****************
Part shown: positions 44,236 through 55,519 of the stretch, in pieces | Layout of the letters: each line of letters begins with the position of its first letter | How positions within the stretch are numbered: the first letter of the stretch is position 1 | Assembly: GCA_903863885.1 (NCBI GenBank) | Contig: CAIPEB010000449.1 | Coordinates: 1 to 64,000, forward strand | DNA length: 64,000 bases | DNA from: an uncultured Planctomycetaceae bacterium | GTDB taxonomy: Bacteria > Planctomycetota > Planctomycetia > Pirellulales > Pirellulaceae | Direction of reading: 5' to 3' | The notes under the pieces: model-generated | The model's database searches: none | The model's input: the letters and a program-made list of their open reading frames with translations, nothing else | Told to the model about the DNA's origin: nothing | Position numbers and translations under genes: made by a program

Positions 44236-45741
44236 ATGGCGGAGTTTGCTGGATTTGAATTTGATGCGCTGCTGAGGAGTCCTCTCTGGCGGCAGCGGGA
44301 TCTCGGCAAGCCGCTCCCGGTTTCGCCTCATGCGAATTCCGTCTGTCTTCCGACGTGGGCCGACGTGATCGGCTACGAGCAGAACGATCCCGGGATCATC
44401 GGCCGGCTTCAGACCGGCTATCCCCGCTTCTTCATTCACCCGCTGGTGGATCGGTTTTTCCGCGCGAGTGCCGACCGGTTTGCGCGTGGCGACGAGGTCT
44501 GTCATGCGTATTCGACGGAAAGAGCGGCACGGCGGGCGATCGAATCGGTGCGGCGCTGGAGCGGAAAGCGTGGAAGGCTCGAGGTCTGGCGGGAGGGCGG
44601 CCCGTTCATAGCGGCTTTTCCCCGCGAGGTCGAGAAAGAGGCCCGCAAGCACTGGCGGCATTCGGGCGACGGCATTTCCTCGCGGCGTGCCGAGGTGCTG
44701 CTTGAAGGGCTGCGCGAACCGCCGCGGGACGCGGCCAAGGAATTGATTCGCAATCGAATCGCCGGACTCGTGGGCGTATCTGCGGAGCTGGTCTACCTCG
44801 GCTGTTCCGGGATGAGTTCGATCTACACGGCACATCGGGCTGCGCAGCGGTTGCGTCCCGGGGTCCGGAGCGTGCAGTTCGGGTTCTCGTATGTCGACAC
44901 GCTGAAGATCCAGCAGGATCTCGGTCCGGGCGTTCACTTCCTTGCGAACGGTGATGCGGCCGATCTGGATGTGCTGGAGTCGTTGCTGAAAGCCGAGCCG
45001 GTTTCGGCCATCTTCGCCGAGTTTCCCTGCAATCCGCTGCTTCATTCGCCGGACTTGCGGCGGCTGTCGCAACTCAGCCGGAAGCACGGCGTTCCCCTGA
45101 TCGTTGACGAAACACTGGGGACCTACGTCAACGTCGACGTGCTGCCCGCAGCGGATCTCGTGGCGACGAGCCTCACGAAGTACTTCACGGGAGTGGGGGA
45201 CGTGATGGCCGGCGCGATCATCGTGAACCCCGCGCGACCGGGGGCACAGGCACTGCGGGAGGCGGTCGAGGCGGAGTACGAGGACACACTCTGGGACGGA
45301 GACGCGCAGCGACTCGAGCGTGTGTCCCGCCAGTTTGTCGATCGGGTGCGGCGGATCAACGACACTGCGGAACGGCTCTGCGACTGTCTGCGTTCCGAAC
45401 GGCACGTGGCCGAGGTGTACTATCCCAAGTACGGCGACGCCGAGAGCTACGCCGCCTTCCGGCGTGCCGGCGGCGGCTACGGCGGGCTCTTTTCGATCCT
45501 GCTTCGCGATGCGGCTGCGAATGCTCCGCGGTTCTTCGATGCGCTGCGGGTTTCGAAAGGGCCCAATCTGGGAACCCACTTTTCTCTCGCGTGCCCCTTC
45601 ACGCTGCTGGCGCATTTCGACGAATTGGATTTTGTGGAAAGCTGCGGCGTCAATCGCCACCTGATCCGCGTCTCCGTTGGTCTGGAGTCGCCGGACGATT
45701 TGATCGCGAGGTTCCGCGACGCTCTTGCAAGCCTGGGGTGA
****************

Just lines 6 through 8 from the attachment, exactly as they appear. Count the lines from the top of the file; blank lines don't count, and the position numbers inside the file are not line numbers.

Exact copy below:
44501 GTCATGCGTATTCGACGGAAAGAGCGGCACGGCGGGCGATCGAATCGGTGCGGCGCTGGAGCGGAAAGCGTGGAAGGCTCGAGGTCTGGCGGGAGGGCGG
44601 CCCGTTCATAGCGGCTTTTCCCCGCGAGGTCGAGAAAGAGGCCCGCAAGCACTGGCGGCATTCGGGCGACGGCATTTCCTCGCGGCGTGCCGAGGTGCTG
44701 CTTGAAGGGCTGCGCGAACCGCCGCGGGACGCGGCCAAGGAATTGATTCGCAATCGAATCGCCGGACTCGTGGGCGTATCTGCGGAGCTGGTCTACCTCG